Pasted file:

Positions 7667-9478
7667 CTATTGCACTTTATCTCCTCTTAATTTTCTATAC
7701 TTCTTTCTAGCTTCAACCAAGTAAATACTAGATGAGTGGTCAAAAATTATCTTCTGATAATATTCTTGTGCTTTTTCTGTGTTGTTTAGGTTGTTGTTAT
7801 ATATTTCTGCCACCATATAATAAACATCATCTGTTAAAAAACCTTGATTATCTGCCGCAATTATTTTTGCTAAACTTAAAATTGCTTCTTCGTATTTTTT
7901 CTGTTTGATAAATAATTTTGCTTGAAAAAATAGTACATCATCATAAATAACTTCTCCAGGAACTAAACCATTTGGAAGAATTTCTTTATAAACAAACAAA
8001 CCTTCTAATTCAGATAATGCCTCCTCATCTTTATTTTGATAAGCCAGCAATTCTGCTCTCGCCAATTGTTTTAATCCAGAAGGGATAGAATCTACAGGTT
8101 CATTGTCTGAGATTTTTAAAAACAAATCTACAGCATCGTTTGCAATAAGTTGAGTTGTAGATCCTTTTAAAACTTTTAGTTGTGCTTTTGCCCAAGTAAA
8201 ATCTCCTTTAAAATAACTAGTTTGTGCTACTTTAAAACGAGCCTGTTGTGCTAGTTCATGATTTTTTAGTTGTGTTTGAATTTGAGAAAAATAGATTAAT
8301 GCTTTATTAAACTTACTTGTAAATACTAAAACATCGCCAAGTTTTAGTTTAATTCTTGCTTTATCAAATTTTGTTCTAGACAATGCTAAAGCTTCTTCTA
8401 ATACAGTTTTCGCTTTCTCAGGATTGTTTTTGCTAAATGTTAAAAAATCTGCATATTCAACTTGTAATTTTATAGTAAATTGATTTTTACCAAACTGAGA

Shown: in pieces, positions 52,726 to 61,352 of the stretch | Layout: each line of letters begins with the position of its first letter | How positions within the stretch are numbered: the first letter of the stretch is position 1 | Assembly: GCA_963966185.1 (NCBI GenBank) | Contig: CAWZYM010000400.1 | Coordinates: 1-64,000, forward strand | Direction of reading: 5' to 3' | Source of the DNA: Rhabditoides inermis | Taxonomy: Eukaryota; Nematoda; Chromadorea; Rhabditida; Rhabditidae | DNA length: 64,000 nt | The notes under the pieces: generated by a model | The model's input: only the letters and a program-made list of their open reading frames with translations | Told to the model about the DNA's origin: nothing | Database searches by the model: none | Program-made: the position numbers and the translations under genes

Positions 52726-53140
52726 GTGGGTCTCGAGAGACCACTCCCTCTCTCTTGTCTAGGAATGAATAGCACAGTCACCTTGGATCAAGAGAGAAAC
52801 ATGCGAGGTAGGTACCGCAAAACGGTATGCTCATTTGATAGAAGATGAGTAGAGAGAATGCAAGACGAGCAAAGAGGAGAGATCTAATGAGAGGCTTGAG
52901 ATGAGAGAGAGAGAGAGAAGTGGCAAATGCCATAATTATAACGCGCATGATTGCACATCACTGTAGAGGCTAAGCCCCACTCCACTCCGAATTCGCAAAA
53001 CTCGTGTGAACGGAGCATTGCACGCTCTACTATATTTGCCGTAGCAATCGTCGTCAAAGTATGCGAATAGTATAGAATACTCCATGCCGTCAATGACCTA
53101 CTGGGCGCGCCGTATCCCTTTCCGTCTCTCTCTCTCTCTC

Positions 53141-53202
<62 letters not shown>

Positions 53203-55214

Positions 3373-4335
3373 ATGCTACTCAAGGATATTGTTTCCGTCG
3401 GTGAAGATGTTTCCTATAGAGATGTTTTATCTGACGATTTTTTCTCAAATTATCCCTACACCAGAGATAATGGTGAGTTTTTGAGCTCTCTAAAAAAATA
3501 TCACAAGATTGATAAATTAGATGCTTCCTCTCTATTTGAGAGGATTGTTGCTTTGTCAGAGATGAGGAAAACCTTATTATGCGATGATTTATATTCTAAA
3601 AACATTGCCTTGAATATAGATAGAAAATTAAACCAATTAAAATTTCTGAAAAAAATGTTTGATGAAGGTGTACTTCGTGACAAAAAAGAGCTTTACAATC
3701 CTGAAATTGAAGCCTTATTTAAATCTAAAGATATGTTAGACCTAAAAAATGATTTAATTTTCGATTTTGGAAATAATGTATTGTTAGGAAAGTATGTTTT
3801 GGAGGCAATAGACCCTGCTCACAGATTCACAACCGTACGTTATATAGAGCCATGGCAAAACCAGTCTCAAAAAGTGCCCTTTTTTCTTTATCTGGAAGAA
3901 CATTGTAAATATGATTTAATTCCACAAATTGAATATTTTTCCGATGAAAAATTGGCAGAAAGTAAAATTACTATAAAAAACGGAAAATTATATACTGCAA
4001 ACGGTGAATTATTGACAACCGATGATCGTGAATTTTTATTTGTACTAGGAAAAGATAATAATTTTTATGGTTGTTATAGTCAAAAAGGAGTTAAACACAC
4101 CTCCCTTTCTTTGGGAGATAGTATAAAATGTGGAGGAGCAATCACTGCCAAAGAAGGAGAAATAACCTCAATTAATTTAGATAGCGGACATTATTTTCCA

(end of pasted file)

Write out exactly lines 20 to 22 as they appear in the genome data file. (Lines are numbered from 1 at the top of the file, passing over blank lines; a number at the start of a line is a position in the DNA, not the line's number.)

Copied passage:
Positions 53203-55214

Positions 3373-4335
3373 ATGCTACTCAAGGATATTGTTTCCGTCG